North Korea: Roll over Kim Il Sung

One wonders how advocates for centrally planned economies still gain a voice. The concept that a relative few on a committee of sorts should be given the power to effectively manage a country’s economy is seen by many as a good thing. The justification for this point of view is largely an emotional one, often delivered with a high moral tone. True, there are various theories propagated to support this view, but they are fairly easily dismissed due to their illogicality. That a relative few could be capable of amassing, interpreting and then acting upon the masses of information in a country that relates to its scarce resources and the needs, wants and desires of its citizens is logically and indeed morally flawed. It is morally flawed because it implicitly assumes that a relative few should and indeed only can determine what the masses need, want and desire. And it is logically flawed because these relative few are not omnipresent gods. What they cannot hope to know is what people need, want or desire, the amount of scarce resources available for the production of these final consumer goods or for intermediary producer goods (used in the production of consumer goods) and therefore how these scarce resources should be applied to their most valued ends (i.e. what people need, want or desire).

With millions of pieces of constantly changing information swirling around a country, it should be quite clear that a relative few cannot deal with this situation adequately or efficiently. What is needed then is a means of coordinating and matching up what people need, want or desire with said scarce resources in the most efficient way possible. As supplies of resources are not limitless and people’s needs, wants and desires are unique to each individual, the most efficient way of identifying and addressing these supplies and demands is through the price mechanism. Generally speaking, the more a good is demanded in relation to its supply, the higher the price that will be paid for the good. This acts as a signal to the suppliers of this particular good that more is desired. The more of a good that is subsequently provided the lower its price will be, as supply adjusts to the demand for a particular good. (It is important to reiterate that while we can generalise about the effect of demand and supply on prices, each individual will demand and supply goods in accordance with satisfying their own particular needs, desires or wants. The prices they are willing to pay or accept are dependent on their values and are constantly subject to change). The above-mentioned process can only be efficiently fulfilled in a market. The multitude of individual participants in a market (ultimately all consumers and producers), through voluntary and peaceful means and with mutual respect for private property, can ensure that they achieve their own aims as efficiently as possible. And in this way resources are applied to their most valued ends, the much derided profit-motive assisting increased innovation, technology and productivity that guides entrepreneurs to maximise output.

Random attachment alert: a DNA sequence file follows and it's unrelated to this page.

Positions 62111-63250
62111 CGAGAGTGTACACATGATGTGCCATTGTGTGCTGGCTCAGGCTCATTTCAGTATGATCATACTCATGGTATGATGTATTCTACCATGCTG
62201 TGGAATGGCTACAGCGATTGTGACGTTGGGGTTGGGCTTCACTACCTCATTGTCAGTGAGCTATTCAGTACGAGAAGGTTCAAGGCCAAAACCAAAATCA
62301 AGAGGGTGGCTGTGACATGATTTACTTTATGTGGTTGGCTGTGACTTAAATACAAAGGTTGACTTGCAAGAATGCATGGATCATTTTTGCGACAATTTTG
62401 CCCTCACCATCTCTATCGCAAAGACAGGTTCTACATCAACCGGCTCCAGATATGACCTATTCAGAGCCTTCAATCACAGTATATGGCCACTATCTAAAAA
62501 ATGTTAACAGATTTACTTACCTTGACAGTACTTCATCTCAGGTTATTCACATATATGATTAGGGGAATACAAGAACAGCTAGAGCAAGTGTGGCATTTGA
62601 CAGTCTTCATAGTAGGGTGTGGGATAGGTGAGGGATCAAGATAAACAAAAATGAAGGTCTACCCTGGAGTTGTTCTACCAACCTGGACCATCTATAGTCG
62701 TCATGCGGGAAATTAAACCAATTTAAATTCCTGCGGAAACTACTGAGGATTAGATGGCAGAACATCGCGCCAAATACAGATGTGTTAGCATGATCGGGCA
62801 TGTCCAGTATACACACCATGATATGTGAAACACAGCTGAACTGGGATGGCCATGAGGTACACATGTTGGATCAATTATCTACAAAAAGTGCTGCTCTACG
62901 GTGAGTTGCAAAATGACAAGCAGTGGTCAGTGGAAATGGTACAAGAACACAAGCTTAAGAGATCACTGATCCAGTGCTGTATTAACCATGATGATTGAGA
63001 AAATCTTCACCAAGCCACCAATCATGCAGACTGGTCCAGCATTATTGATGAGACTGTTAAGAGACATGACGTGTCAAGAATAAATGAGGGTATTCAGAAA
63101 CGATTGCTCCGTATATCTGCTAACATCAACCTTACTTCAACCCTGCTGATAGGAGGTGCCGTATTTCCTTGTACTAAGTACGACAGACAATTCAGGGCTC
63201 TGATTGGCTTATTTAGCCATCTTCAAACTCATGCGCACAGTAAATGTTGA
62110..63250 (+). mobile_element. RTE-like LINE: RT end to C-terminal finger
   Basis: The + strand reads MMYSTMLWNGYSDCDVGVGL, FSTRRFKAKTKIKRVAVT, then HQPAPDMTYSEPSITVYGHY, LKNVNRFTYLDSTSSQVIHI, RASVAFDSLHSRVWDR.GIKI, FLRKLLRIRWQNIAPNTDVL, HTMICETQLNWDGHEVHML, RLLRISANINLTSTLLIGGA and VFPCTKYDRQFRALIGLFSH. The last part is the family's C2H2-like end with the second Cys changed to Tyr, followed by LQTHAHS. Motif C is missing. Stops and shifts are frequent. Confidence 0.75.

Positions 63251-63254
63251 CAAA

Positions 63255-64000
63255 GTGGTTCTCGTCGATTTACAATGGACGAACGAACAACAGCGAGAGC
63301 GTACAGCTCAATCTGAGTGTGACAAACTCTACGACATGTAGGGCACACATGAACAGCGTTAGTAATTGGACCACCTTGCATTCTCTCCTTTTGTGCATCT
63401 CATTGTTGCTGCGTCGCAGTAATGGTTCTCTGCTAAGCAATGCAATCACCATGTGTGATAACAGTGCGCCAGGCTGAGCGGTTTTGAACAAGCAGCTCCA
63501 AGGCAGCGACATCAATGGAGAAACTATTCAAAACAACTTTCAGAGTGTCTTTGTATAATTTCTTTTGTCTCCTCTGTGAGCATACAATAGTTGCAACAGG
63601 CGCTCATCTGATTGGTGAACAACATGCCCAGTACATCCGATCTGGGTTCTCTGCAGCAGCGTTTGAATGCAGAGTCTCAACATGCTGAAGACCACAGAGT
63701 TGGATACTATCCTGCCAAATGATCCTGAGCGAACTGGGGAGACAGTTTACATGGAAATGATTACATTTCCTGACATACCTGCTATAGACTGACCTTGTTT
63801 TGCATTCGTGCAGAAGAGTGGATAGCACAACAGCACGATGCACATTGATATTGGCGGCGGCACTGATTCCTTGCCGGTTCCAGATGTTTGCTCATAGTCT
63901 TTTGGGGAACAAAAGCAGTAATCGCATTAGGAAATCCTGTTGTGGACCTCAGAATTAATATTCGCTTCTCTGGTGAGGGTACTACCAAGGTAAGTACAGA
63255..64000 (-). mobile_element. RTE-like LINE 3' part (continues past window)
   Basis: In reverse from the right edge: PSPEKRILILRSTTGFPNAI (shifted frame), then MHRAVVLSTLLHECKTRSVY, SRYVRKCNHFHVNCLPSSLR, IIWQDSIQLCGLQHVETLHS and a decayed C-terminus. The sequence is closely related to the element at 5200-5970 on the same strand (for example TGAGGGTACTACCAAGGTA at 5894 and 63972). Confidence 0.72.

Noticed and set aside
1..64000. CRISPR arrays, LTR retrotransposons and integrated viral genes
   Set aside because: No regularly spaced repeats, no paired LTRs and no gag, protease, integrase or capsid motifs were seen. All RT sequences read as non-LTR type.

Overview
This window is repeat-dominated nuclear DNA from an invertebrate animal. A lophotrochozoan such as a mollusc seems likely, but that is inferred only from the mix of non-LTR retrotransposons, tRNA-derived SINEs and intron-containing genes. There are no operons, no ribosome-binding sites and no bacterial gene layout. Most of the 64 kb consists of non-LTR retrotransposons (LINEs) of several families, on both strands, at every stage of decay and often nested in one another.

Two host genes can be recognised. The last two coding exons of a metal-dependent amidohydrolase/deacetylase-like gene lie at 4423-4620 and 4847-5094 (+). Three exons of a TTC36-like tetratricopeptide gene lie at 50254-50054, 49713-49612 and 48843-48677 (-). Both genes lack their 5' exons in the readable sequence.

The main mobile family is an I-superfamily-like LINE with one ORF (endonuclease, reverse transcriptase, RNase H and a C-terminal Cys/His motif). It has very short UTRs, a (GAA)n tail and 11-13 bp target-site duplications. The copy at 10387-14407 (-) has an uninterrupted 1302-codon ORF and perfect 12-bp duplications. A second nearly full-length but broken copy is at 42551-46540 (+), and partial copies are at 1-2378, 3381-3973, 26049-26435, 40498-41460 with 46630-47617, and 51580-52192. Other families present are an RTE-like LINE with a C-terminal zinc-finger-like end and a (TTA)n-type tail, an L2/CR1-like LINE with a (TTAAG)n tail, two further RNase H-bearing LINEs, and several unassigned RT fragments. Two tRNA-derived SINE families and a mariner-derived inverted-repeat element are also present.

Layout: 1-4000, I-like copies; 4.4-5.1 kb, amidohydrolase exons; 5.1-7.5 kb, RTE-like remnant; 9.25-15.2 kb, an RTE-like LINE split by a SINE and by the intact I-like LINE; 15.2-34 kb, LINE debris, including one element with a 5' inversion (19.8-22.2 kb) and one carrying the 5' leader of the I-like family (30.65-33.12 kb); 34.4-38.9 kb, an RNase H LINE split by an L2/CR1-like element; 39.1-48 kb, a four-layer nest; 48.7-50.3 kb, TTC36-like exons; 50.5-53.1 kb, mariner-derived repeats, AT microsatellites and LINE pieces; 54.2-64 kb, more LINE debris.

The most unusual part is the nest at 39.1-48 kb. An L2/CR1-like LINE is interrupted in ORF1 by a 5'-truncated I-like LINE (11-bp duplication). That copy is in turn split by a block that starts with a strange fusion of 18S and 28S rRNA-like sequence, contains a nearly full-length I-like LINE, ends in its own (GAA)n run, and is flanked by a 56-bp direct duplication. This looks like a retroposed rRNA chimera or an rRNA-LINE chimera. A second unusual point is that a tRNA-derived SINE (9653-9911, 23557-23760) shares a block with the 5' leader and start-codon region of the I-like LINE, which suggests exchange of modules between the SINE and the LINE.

It follows that the less interference and use of force found in a market economy, the more efficiently a market economy will operate and therefore the greater its output shall be. This is so because whenever the government, through its legal monopoly of force, intervenes in the workings of the market, it misdirects resources and investment away from their most valued uses, as usually determined in the market. Conversely, the more centrally planned and controlled an economy inherently deficient in markets, the more arbitrary decisions shall be, resulting in inefficiencies and waste and ultimate disaster.

It is no accident that recent developments in North Korea are a reaction to these deficiencies in centrally planned economies. As it has recently been reported, the Stalinist North Korean regime has appointed Yang Bin, a highly successful 39-year old agricultural and manufacturing magnate from China, to run the newly-created “special administrative region” of Sinuiju, next to the border with China. The aim is to turn it into a “totally capitalist region” that “will have its own legislative, judicial and executive powers without any interference from central government.” The North Korean leader, Kim Jong-Il, handpicked Mr Yang for the job, apparently so that the world could see that North Korea is experimenting with change. The 50-square-mile zone, near the city of Sinuiju, will be free of communist ideology. Private capital will be sought from China, Japan, South Korea and the West, and foreigners will have open access to the “international financial, trade, commercial, industrial” zone, which will have no import or export tariffs and a fixed income tax rate of 14 percent. The zone will be free from government interference for a period of 50 years. However, a wall will be built to keep North Koreans out. Some 500,000 people currently living in the area will be removed over the next two years and 200,000 migrants brought in to work in the various industries expected to be set up.